This was going to be published about an hour ago. Then Garrett Gilbert stole my attention.
Henry Abbott of TrueHoop had a post today concerning the Rockets' transition into the least difficult part of their schedule. You'd think the Rockets would be in good spirits approaching such an easy stretch. But as Abbott points out, in referring to an interview with Rick Adelman and Shane Battier conducted by Jason Friedman, that's not the case.
Except for one thing. The team is not feeling good. They're on a three-game losing streak, and worse, their starting unit simply has been ineffective of late. Daryl Morey has said the starters need to change their approach, and Rick Adelman and Shane Battier agree. Here's what they told Rockets.com's Jason Friedman:
"We’re not playing the way we’ve talked about playing," says Adelman. "We’ve walked the ball up the court. We need five people running up and down the court and we’re not doing it. We’ve got to change that. We can’t have one group playing one way and then the next group playing different."
Adds Battier: "We’ve had slippage in the chemistry department. You can just tell by the way we play. We haven’t been as unified at both ends of the court. You can say that with pretty good confidence because the second group that comes in, the guys off the bench, have great chemistry. They play together, they move the ball, they space the floor and they rely on each other to play good basketball.
"I think the tendency for the first group right now is to really try to do it themselves and try to carry the team out of the slump. We’re not doing it out of malicious reasons; every guy feels that they can help the team and raise the level of play. But we’ve gotten away from trying to do it collectively instead of individually and it’s resulted in some pretty bad basketball."
Everyone, from Morey to Adelman to Battier, is right. Our ball movement has sagged. Our shot selection has worsened. We can't seem use the post game effectively at all. A good first step would be to try to get Luis Scola more shots. When Luis takes 15 or more shots, the Rockets are 8-3. In our last six games, Scola has only averaged 11 shots per game, and we've gone 2-4.
When Luis gets doubled inside, it opens up room for either a kick-out pass and a shot, or a swing pass to the corner. If Luis makes a few shots from the elbow and draws a defender up towards him, it opens up the lane and gives the Rockets more space to work with, and if he misses, there is one less opposing big man at the rim to rebound.
So, if Scola is to be taking more shots, who is presently taking too many? That's easy. It's Trevor Ariza, who stunningly leads the Rockets in shots attempted.
Ariza was never going to fit well with this team as a featured scorer, and the Rockets knew that. He was never supposed to take that role, even with Yao and McGrady on the bench. Trevor is a complimentary player by definition, and yet, he seems to be trying to break into a mold that he's not built for. As of today, he is averaging 16 points on 16 shots per game. He took 14 shots in each of our three losses, with his highest scoring output being 19 points. This is not a formula for success.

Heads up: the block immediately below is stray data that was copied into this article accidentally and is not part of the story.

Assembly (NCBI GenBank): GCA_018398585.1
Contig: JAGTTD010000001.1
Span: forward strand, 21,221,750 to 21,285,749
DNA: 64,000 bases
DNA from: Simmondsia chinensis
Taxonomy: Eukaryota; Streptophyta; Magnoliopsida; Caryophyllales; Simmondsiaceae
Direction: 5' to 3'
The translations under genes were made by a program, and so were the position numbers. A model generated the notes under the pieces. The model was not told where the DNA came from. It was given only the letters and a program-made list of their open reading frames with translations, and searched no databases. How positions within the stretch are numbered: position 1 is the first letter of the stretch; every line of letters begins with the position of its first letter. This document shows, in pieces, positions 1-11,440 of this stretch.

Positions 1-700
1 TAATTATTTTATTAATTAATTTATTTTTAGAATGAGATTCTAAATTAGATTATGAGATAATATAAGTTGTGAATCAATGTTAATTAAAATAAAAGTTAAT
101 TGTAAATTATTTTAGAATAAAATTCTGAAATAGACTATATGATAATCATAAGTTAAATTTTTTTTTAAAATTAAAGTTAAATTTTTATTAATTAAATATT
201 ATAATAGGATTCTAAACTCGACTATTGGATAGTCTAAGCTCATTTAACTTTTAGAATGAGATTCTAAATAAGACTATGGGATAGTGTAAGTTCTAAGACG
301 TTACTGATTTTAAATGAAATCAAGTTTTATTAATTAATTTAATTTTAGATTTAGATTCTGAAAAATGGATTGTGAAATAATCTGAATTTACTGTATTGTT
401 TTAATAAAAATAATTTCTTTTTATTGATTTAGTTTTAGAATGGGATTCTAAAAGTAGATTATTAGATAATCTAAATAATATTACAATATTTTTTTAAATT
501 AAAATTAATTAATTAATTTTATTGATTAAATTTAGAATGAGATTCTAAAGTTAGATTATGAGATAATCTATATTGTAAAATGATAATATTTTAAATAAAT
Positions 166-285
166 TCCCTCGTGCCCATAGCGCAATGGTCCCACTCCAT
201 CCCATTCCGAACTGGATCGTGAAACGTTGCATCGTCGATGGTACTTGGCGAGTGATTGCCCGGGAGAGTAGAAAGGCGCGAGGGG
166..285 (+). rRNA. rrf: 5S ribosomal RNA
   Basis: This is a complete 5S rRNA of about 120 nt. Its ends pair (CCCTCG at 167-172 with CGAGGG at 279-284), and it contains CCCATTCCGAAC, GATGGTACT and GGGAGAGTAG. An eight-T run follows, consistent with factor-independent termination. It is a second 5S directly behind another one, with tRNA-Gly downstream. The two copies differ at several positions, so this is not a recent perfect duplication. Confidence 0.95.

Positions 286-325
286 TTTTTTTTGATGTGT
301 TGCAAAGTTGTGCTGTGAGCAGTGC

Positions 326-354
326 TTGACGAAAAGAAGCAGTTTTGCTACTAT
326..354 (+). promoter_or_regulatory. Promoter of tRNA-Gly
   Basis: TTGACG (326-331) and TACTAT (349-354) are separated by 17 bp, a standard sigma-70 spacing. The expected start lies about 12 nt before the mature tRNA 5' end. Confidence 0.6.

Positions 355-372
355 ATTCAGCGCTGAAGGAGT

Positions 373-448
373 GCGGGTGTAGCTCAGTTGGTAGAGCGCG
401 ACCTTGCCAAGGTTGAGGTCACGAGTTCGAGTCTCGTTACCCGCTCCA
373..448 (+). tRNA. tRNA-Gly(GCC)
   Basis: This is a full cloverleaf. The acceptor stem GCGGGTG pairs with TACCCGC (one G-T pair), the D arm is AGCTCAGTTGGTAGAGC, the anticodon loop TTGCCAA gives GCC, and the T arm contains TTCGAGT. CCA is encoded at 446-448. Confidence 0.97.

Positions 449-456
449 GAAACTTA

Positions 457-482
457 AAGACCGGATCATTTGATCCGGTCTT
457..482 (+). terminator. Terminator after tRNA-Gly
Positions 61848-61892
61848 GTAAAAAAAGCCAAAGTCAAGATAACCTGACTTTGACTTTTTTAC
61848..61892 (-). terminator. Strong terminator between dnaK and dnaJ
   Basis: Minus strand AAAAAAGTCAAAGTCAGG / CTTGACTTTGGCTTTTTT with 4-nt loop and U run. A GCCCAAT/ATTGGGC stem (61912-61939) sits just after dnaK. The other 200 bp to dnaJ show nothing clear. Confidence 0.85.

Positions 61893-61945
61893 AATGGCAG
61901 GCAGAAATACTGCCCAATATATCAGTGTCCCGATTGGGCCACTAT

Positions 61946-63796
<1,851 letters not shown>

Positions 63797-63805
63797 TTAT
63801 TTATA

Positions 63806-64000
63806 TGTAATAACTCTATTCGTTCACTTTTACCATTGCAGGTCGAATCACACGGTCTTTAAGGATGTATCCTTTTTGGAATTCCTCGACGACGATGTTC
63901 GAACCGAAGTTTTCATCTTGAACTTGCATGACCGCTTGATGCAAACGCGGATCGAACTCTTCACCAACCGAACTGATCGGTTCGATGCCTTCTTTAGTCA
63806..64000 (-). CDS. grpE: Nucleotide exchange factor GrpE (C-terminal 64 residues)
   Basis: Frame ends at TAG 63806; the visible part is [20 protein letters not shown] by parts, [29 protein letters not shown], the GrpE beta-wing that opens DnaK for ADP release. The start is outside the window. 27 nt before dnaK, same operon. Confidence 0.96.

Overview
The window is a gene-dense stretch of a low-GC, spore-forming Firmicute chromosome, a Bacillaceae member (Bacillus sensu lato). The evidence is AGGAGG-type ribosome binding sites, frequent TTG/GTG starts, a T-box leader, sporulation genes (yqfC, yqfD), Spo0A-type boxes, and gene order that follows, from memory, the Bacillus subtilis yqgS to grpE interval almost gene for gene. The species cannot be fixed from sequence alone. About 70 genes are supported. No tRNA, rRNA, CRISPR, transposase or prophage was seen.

If you want to talk about ball movement, here's a play that will sure stagnate an offense: Ariza dribbles into either the corner or into the lane, picks up his dribble, and awkwardly pivots while trying to find an outlet pass. This long pause allows the defense to rotate back into position, and basically brings the Rockets back to where they started, only with ten fewer seconds on the shot clock. If there's a bright side to this, it is that Trevor seems to have temporarily given up his dream of turning the up-and-under jump shot into a signature move.
It should be clear by now that Ariza is not a "pure scorer", as broad a term as that may be. He is a slasher, an athletic wing player who can get into the lane if there's a clear path for him to do so. He's the kind of guy who thrives in catching a pass (either off of a cut or by means of a pick and roll), taking one dribble, and finishing in the lane with authority. This translates to the transition game and to the fast break. It does not translate to isolation plays.
We have players who can create space for themselves to work. Ariza is the type of guy who should capitalize on what other players can create. If you watched last year's playoffs, you'll know that Trevor is an excellent spot-up shooter. He can knock down an open three if he his feet are set. This year, he has been working on a one-dribble pull-up jumper off of screens. If he's open off the pick, it's a very reasonable shot.
Let's be clear about one thing. Spotting up for threes, or running the fast break, or back-cutting are not ways of guaranteeing Ariza a certain number of shots... and that's the whole point. With Dwyane Wade or Kobe Bryant, you expect them to hit a specific number of attempts every game, say twenty. Ariza's situation is different.
Take Shane Battier, for example. He knows his limits offensively, and carefully caters to his preferences. On any given night, Shane may take four shots, or he may take twelve. If the defense gives him a preferable shot, he will take it - rarely will you see him force up an uncomfortable shot. While Ariza shouldn't limit his offensive preference to the degree that Battier does, it would be a nice model for him to follow.
So, while I do realize that Trevor is developing day by day, it wouldn't hurt for Coach Adelman to pull the reigns on him just a bit. Maybe he can get him to work off the ball more and run less isolation plays. It's not as simple as "more Scola, less Ariza." I love Ariza, and I want him on the court whenever possible. Rather, it's all about maximizing what each player is good at, and minimizing what each struggles with. A slight change in philosophy would surely aid the Rockets in overcoming their current struggles.